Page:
1. Not usually. If you make very large payment (five figures gross?) then probably is necessary.

    2. Any extra tax relief due will come to you. If you tell HMRC early enough then through your wages via a higher tax code but if not then either a cheque or bank transfer after the end of the tax year.

    3. See 2.

    4. You have to declare all taxable income but sometimes gains can be omitted if your totals are within certain limits.
    • Mr.Saver
    • By Mr.Saver 13th Aug 18, 11:22 PM
    • 54 Posts
    • 11 Thanks
    Mr.Saver
    • #3
    • 13th Aug 18, 11:22 PM
    • #3
    • 13th Aug 18, 11:22 PM
    Thank you, Dazed and confused. You have me understand this better. I'm sorry for asking more questions related to this topic.

    I'm only planning to pay about 8,000 gross into my pension this year. Based on your estimate, I think I will unlikely need to fill in the Self Assessment. Therefore, I don't need to worry about my OEIC gains for this tax year anymore. But I will make sure that I sell them before the end of the tax year, and replace them with the Income version instead, just in case if I ever need to fill in the SA in the future.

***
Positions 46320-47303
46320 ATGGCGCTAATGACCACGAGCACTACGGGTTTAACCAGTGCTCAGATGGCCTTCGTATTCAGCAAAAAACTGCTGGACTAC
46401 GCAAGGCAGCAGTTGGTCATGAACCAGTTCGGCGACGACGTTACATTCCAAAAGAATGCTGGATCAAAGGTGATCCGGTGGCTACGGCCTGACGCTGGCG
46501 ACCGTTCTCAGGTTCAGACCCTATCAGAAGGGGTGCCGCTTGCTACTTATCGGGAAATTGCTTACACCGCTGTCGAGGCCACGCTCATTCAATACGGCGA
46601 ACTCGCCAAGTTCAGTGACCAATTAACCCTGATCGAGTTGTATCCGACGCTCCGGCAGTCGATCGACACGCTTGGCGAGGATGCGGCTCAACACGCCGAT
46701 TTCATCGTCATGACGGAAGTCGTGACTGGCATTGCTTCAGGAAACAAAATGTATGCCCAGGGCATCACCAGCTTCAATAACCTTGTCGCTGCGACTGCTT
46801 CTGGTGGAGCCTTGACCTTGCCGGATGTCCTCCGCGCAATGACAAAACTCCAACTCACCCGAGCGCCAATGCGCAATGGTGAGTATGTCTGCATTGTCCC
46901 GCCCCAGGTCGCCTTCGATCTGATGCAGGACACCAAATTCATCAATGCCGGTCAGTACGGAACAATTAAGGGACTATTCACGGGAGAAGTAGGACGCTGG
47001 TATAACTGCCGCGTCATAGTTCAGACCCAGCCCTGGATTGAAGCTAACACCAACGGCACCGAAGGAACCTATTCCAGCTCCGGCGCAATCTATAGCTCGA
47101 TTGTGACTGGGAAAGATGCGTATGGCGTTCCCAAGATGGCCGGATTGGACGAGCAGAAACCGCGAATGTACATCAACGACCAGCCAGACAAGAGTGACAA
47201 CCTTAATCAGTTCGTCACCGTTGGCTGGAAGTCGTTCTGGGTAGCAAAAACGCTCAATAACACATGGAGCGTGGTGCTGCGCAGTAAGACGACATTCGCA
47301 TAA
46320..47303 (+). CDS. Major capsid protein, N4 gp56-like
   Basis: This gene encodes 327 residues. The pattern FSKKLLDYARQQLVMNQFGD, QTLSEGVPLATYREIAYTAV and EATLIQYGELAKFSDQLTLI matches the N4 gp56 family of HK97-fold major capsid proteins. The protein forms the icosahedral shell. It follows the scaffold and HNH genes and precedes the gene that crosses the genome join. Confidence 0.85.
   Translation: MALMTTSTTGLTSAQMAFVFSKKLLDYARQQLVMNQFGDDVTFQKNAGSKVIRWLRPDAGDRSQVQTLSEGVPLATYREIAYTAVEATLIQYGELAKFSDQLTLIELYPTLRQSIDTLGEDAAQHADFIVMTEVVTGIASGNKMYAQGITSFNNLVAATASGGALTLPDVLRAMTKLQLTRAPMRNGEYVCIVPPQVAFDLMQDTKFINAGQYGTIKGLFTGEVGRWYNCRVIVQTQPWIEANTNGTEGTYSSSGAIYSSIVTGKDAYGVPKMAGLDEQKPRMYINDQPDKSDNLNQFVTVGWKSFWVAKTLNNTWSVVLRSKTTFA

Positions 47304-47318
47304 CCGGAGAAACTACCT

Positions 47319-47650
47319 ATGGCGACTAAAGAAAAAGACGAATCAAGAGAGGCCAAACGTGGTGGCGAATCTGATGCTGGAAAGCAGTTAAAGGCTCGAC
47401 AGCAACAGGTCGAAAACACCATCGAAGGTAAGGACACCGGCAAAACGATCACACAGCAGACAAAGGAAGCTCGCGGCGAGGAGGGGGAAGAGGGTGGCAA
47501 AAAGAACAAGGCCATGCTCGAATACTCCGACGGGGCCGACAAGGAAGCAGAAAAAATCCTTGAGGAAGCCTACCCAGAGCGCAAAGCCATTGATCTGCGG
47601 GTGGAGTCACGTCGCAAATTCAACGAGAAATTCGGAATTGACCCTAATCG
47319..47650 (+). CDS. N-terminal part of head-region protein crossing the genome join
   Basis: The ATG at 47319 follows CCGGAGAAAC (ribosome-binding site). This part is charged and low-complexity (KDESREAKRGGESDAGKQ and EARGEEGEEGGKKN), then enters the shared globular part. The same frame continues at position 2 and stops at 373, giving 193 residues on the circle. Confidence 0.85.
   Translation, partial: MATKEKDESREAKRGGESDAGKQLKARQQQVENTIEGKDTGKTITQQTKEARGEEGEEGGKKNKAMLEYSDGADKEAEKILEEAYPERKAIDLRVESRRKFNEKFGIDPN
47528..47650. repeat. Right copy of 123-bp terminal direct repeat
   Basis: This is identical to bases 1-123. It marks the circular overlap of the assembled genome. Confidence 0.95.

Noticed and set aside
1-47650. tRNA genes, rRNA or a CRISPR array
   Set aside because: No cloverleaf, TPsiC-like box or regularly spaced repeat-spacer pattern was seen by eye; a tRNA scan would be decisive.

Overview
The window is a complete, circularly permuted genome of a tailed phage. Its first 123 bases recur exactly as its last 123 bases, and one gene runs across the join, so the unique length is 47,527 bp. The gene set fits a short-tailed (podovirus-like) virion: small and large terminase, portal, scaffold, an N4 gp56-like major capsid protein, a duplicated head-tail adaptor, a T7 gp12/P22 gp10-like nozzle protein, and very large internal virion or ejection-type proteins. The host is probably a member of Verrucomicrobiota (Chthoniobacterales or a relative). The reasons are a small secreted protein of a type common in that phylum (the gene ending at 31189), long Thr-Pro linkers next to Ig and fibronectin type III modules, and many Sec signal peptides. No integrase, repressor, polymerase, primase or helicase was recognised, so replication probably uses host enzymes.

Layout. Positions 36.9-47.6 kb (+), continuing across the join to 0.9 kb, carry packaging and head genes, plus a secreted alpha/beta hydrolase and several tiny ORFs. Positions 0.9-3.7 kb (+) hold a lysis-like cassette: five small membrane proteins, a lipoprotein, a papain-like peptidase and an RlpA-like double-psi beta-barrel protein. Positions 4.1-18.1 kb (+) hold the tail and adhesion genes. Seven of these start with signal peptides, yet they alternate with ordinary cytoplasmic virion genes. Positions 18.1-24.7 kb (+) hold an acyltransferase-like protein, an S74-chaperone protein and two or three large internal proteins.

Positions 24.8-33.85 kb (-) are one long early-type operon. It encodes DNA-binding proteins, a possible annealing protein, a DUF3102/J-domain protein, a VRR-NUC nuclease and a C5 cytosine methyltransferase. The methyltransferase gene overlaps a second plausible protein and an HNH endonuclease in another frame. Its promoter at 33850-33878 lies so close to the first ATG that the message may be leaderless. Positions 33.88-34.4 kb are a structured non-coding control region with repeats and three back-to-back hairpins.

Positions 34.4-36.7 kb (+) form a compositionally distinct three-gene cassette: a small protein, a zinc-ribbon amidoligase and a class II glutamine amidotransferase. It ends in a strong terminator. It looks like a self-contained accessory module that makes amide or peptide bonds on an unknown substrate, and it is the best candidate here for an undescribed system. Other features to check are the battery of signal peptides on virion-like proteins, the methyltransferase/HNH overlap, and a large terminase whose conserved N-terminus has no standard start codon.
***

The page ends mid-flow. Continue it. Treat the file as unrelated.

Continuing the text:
You said "But this isn't guaranteed to be worth an extra 20%". In my understanding, this could only happen if in a given tax year, the gross income minus gross pension contributions ends up below the 40% higher rate tax band. In your example: "You might pay say 5,000 gross into a pension but only be liable to higher rate tax on 3,000", it would mean that I have 49,350 (46,350 + 3,000) gross income in the 2018/19 tax year (assume tax code is 1185L). Am I right? If not, where can I find the information about how is the pension tax relief calculated? E.g.: How do I find out (or estimate) how much tax relief will I get if I pay a certain amount into my pension this year?

    Assume that I get full 20% tax relief on my entire pension contributions, if I pay 6,000 gross into my pension this tax year, without tax code adjustment, I would have overpaid 960 tax (6,000 gross * 80% = 4,800 net, and 20% tax on 4,800 is 960), therefore my tax code should change from 1185L to 1425L, which adds 2,400 personal allowance that I don't need to pay tax on, and this would have deducted exactly 960 tax from my income (2,400 * 40% = 960). Right?